The social-media ravings of Mauricio Garcia, the man who murdered eight people earlier this month with an assault rifle at a mall in Allen, Texas, reveal an angry, embittered misanthrope who hated everything.
He hated his own Hispanic ethnicity. He hated anyone who looked different to him or possessed a different culture. He hated women for showing no interest in him.
His posts also reveal a progression from common prejudice into ever-deepening paranoia and conspiracy theories. He began to gravitate more and more toward Nazi iconography and ideology.
He tattooed large SS bolts on his arm and a swastika on his chest.
He acquired a “right-wing death squad” patch, began to openly praise Hitler and fell ever deeper into the world of the Nazi killing squads that carried out the genocide of the Jews.
Before long, all of Garcia’s disparate hatreds found a central focus, manifesting in a demented, time-worn narrative.
Garcia turned to the “Jewish Question,” he assailed Jews for controlling the government and he claimed that Jews had “engineered society so that men cannot mate with women.”
This was the final evolution in the thinking that had turned a young man from cruising right-wing sites and finding kitsch in military insignia, to committing mass murder.
There are many aspects of anti-Semitism that make it distinct from other forms of hatred.
Its transmission through well-honed mythology and conspiracies, its characterization of Jews as both inferior and malevolently superior.
But its capacity to shift from prejudice to an all-consuming quest must be its most distinct feature.
Hitler unleashed the most devastating war in history in pursuit of eradicating Jews.
Henry Ford, a man who had everything, would rave about Jews controlling the world around the campfire.
They controlled the banks, real estate, they caused the failures of the navy, they created jazz music, he would tell anyone willing to listen.
Ford used his immense wealth and creative genius to publish anti-Semitic rants in the newspaper he acquired in 1919, The Dearborn Independent, eventually packaging his favorite anti-Semitism screeds into a two-volume work titled “The International Jew.”
Ford deliberately did not copyright the book to enable its swift and easy distribution. It became a sensation in Germany. Hitler called Ford “his inspiration” and kept a portrait of him in his Munich office.
Garcia, possessing no such means or high intellect, used what he had, easy access to guns, to kill as many innocent people as he could.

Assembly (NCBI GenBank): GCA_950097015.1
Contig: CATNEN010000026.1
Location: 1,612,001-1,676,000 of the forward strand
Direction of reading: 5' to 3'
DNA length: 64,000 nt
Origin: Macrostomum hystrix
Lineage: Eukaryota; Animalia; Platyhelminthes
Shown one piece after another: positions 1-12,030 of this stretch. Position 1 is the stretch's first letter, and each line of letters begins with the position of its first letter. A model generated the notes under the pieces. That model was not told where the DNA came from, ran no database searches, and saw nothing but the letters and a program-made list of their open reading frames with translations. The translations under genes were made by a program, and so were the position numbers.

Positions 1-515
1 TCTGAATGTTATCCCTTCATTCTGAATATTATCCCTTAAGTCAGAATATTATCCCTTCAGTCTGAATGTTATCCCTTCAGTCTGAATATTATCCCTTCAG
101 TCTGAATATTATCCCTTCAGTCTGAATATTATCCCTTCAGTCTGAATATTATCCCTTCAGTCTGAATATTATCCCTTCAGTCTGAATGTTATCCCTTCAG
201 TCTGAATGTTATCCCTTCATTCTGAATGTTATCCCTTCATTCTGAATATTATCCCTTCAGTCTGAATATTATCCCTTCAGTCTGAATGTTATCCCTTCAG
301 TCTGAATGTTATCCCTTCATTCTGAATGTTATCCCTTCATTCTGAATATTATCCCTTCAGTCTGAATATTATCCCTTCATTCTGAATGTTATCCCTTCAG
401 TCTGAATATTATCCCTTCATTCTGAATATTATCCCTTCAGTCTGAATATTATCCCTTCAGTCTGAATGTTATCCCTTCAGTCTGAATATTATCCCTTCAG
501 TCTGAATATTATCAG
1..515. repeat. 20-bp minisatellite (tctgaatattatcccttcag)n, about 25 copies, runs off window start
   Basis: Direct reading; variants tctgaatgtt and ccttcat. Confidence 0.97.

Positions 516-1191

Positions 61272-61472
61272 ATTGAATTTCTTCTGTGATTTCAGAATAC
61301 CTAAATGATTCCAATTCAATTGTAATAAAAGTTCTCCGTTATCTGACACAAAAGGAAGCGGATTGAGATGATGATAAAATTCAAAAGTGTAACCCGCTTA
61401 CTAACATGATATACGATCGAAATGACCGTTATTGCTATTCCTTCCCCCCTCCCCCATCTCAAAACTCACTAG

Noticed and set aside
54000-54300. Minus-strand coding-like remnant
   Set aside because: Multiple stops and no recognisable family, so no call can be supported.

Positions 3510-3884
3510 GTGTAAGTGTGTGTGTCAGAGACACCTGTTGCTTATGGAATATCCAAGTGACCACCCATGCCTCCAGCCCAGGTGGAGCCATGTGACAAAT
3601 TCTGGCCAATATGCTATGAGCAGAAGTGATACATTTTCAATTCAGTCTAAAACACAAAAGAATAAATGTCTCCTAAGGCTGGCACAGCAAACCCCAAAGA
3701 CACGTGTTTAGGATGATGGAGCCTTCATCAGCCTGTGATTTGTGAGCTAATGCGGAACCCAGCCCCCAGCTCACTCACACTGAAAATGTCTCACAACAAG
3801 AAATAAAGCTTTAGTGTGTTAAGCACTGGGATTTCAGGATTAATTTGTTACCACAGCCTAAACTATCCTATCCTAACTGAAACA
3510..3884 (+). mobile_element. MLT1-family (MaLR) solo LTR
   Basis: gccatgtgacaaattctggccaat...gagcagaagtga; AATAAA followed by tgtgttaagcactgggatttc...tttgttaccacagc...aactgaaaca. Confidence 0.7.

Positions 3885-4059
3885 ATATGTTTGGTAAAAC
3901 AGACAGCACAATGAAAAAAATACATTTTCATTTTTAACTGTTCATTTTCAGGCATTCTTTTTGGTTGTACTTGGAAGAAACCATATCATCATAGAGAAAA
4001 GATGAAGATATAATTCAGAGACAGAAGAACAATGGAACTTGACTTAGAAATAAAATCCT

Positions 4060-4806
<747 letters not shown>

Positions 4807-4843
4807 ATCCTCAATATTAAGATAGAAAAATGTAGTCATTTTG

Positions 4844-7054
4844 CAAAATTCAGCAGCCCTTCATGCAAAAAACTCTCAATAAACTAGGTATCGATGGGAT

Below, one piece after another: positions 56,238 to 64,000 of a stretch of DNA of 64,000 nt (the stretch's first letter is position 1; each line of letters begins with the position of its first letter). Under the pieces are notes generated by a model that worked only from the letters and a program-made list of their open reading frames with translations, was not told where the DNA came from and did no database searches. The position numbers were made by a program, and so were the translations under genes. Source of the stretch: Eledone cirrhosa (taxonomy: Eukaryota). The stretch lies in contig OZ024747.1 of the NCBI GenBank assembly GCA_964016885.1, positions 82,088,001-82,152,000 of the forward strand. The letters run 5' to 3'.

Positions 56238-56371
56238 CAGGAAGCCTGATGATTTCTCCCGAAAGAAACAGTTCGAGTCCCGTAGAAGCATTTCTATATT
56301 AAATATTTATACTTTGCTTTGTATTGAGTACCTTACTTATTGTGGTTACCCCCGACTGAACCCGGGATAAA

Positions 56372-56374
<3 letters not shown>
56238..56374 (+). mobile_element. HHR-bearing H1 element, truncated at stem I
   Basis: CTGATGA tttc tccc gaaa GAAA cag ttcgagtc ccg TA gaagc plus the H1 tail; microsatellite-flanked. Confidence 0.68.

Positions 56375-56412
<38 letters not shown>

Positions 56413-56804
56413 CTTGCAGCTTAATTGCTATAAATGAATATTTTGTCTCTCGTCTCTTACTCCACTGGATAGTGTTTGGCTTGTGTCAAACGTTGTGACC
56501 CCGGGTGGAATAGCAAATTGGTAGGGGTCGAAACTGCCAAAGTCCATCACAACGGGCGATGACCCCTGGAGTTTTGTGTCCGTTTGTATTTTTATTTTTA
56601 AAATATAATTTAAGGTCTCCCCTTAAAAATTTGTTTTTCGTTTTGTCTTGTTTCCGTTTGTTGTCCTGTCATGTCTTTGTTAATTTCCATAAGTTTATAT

Another aspect of anti-Semitism that makes it unique is its nostalgia for a purer, bygone age and the belief that the Jew is the agent of its corruption. Ford had it. Hitler had it.
Rep. Rashida Tlaib (D-Mich.) believes that the creation of the State of Israel in lands directly linked to Jews since before Roman times is a Nakba, an Arabic word denoting “catastrophe.”
One might consider the catastrophe to be the extermination of the European Jews which ended just three years prior to Israel’s independence.
Or the Arab violence and political blackmail that led to the British freezing out millions of Jews from Mandate-era Palestine, directly leading to their deaths.
Tlaib might consider the catastrophe to be rejection by the Arabs of two-state solutions in 1937 and 1947, which could have spared a lot of blood and tears.
Instead, Tlaib has blamed Holocaust survivors who found refuge in Israel for “wiping out” Palestinians. She has tried to purge supporters of Israel (virtually all Jews) from progressive spaces claiming that true progressives cannot be pro-Israel, and invoked chilling rhetoric about those ‘behind the curtain’ that ‘make money … to control and express people.” They do it from “Gaza to Detroit,” she said.
Equally disturbing is that despite his familiarity with Jewish history, Sen. Bernie Sanders (I-Vt.) hosted an inflammatory event in the Senate on May 10 to mark 75 years of “Nakba” after House Speaker Kevin McCarthy cancelled Tlaib’s initial plan to hold it at the Capitol.
In doing so, Sanders effectively laundered her contemporary anti-Semitism into respectable “pro-Palestinianism” or “anti-Zionism.”
Another feature of anti-Semitism is that while it scars the Jewish people in every generation, it hurts the perpetrator more.
From Babylon and Rome to the Nazis themselves, the anti-Semites have disappeared while the Jews endure.
They outlive their tormentors not as a quirk of history but because by turning on this numerically minuscule nation — that gave the world its great religions and the ethics derived from them —they turn on a vital part of themselves and so suffer a mortal wound.
Tlaib and her patrons should remember this.
Alex Ryvchin is the author of the book “The Seven Deadly Myths – Antisemitism from the Time of Christ to Kanye West”